Raising is a metalworking technique whereby sheet metal is formed over a stake or other solid object by repeated sequences or "passes" of hammering and annealing of the metal, thereby compressing and thickening the steel into the desired shape. This technique is an essential part of metalworking; among other uses, it was used in creating medieval plate armour, and is also used to create fine silverware.
In traditional raising, sometimes referred to as Synclastic raising, the dominant curves of the object being forged are at right angles and move in the same direction; as in a bowl. This results in a surface possessing elliptic geometry.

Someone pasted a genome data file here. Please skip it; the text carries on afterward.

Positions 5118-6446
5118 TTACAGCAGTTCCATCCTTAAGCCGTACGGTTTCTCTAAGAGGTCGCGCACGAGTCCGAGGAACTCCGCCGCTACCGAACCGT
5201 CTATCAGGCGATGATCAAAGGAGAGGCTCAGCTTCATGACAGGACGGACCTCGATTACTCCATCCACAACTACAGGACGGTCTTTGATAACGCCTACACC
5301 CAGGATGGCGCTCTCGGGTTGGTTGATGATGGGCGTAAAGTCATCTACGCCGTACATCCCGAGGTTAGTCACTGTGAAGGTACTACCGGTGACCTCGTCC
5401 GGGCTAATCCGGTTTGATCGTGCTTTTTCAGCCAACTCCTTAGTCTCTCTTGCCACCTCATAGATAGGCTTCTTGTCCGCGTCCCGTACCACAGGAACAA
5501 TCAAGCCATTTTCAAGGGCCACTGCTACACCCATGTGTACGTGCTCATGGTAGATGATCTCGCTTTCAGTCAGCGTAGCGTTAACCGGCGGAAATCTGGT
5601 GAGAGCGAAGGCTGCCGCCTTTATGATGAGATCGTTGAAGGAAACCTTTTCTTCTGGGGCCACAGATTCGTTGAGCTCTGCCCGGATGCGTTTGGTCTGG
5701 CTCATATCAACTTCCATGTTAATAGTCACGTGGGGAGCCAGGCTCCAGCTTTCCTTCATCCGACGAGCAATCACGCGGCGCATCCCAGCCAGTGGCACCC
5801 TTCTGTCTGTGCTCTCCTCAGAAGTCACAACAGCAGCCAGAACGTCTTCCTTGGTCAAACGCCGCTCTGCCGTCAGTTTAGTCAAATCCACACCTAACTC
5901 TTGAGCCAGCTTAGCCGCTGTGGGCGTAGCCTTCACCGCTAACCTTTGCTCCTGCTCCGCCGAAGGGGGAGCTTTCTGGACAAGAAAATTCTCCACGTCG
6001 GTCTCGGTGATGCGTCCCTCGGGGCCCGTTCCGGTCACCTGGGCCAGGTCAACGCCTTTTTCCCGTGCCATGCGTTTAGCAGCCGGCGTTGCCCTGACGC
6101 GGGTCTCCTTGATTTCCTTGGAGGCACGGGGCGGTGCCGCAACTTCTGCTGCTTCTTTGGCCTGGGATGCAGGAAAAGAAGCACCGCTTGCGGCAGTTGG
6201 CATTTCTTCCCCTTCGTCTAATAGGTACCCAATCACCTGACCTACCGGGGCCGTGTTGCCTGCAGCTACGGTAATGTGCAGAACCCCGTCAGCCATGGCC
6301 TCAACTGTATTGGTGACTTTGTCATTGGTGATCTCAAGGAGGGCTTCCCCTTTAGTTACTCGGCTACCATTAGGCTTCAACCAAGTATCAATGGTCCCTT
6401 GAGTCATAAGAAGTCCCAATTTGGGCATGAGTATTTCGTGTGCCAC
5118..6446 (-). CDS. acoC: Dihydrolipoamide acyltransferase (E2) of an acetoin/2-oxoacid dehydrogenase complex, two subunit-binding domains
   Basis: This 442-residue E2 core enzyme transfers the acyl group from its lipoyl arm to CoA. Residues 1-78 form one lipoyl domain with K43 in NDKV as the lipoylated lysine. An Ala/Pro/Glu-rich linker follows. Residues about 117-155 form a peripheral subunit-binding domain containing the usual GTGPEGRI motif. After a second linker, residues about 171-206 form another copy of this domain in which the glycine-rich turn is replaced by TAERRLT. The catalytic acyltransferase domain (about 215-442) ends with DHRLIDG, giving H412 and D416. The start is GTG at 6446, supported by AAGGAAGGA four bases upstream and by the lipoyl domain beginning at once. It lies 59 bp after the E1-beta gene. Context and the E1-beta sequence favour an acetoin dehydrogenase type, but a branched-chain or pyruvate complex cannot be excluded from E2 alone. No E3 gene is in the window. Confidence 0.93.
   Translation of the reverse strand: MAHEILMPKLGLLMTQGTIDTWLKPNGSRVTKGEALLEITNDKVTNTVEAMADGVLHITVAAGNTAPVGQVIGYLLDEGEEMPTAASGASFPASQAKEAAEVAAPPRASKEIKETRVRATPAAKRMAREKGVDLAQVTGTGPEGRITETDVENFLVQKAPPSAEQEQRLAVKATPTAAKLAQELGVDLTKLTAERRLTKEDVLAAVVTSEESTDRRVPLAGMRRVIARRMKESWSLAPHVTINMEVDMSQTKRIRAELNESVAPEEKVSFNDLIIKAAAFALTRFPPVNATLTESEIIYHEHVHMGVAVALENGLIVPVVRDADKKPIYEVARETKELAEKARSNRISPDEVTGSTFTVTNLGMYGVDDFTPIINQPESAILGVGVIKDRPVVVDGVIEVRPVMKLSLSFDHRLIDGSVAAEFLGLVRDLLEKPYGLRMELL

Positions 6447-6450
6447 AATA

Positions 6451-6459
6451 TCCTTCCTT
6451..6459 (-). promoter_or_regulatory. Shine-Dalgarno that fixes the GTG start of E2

Anticlastic raising, on the other hand, refers to shaping an object where the dominant axes move in opposite directions; a familiar example of this is a potato chip. This results in a surface possessing hyperbolic geometry.
Raising should not be confused with the other common technique for forging three-dimensional objects from two-dimensional stock, sinking/dishing where the metal is stretched to achieve the desired shape.